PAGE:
The main problem with this film is its coherency, unless I’m being stupid, you literally have no idea what’s actually going on. There is simply too much happening, too many ambiguously told stories attempting to permeate into the main narrative, which at its simplest is an intriguing premise. It also doesn’t help when the majority of the characters seem to whisper in strange accents to each other and you find yourself just giving up on understanding what on earth they’re talking about. Anderson is usually so good at interweaving several different stories into one, but here, they all sort of meander meaninglessly into some marijuana induced haze that you can’t really make heads or tails of. By the end of the film, you wonder whether half of what you just saw even happened, or whether it was just one of Doc’s drug-influenced dreams.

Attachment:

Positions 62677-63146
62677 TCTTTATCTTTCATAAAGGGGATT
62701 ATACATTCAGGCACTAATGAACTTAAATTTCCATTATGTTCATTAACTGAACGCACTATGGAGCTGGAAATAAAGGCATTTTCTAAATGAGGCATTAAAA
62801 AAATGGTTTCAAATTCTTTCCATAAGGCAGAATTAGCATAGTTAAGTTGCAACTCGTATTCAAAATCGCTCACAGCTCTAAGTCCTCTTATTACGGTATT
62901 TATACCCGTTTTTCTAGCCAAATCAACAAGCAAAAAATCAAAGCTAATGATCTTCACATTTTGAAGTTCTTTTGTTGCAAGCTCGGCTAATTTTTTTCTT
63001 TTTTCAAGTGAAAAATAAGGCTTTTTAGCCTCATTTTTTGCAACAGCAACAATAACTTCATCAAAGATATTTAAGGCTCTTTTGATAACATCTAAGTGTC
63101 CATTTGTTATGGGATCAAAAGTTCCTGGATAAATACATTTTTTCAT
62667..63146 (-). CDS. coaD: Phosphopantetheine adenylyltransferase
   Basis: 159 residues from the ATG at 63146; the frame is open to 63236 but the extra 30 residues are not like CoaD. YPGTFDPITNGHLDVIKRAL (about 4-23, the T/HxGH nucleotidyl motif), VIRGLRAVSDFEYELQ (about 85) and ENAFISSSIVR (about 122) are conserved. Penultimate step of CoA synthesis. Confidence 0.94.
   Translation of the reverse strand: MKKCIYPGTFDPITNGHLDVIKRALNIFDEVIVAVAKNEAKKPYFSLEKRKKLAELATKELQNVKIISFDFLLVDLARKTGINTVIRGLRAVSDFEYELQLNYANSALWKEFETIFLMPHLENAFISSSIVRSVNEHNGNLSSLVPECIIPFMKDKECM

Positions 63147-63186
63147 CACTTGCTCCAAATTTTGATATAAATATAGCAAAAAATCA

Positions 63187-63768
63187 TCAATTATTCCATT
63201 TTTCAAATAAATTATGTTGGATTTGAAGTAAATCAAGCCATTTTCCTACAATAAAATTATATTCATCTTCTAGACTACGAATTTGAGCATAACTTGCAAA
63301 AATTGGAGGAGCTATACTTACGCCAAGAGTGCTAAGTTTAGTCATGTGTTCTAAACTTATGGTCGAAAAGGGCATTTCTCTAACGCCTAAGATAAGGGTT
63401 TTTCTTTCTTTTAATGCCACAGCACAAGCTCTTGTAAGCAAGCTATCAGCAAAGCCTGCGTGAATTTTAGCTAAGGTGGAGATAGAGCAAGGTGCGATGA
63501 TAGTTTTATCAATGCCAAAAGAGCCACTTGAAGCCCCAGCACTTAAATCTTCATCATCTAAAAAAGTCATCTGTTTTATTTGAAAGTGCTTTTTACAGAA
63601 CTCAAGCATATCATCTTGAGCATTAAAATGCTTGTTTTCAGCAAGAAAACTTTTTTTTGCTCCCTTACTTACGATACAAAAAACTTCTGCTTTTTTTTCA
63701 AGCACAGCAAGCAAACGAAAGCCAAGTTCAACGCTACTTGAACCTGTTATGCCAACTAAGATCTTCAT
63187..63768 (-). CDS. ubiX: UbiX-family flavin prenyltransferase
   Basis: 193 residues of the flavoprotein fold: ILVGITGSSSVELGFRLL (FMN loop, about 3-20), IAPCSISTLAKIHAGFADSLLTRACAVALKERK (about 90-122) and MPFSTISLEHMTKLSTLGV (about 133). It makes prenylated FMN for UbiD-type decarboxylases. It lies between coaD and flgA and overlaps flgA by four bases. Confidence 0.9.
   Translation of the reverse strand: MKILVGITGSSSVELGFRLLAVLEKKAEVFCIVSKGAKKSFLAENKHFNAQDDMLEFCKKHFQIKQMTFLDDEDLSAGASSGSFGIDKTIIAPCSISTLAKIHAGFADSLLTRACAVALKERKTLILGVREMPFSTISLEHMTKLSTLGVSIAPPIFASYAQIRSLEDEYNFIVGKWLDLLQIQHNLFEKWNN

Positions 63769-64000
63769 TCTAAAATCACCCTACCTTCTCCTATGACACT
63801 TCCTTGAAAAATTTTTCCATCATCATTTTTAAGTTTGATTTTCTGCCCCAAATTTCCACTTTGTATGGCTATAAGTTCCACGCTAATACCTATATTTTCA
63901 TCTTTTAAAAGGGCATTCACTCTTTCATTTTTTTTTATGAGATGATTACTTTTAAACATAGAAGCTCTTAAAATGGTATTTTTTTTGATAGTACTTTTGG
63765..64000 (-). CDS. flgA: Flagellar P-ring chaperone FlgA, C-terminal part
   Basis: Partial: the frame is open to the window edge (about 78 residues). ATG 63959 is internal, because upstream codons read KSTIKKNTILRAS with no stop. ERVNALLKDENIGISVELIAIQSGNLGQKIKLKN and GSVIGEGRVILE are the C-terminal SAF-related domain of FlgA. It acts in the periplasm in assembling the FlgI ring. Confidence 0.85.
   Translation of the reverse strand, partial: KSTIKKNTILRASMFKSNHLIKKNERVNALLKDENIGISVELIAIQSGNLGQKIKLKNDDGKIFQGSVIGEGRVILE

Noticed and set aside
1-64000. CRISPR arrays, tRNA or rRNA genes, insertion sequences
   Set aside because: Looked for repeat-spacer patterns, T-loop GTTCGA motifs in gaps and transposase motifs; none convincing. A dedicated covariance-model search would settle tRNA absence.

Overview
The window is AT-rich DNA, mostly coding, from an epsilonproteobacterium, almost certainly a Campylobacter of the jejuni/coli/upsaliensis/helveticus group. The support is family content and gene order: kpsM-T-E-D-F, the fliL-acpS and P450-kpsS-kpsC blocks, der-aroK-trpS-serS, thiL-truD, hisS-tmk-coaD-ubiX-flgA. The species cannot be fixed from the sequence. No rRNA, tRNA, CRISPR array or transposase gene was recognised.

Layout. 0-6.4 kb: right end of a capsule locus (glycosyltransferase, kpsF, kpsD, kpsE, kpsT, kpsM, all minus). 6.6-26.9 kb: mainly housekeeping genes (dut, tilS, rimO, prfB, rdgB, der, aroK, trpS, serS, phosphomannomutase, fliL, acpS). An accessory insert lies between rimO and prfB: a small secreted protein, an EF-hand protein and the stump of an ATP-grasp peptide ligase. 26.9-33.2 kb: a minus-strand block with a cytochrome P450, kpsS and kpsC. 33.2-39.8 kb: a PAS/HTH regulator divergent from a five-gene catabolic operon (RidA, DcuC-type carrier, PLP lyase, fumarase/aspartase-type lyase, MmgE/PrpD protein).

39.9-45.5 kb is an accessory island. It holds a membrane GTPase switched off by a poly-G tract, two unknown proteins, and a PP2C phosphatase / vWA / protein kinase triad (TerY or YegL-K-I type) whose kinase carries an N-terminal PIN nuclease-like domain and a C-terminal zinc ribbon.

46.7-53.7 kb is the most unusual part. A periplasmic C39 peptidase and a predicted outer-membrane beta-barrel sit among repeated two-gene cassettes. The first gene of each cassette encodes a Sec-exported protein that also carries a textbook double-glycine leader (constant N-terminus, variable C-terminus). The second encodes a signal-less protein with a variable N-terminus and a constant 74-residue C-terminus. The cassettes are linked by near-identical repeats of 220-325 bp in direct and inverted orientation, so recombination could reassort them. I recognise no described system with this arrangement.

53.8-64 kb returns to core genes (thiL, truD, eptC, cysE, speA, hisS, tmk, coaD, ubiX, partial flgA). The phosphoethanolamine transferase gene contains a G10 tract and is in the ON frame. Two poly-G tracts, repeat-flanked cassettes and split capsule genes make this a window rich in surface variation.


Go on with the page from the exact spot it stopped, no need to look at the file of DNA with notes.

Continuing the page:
So when ‘Doc’ Sportello says, right at the start of the film, “thinking comes later”, you really should listen to him, let the story unfold without questioning too much, and you will probably enjoy this film a lot more.


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‘The Hobbit: The Battle of the Five Armies’ – Review

The final piece of the Middle-Earth saga is reasonably fitting, but will never escape the vast shadow of its predecessors.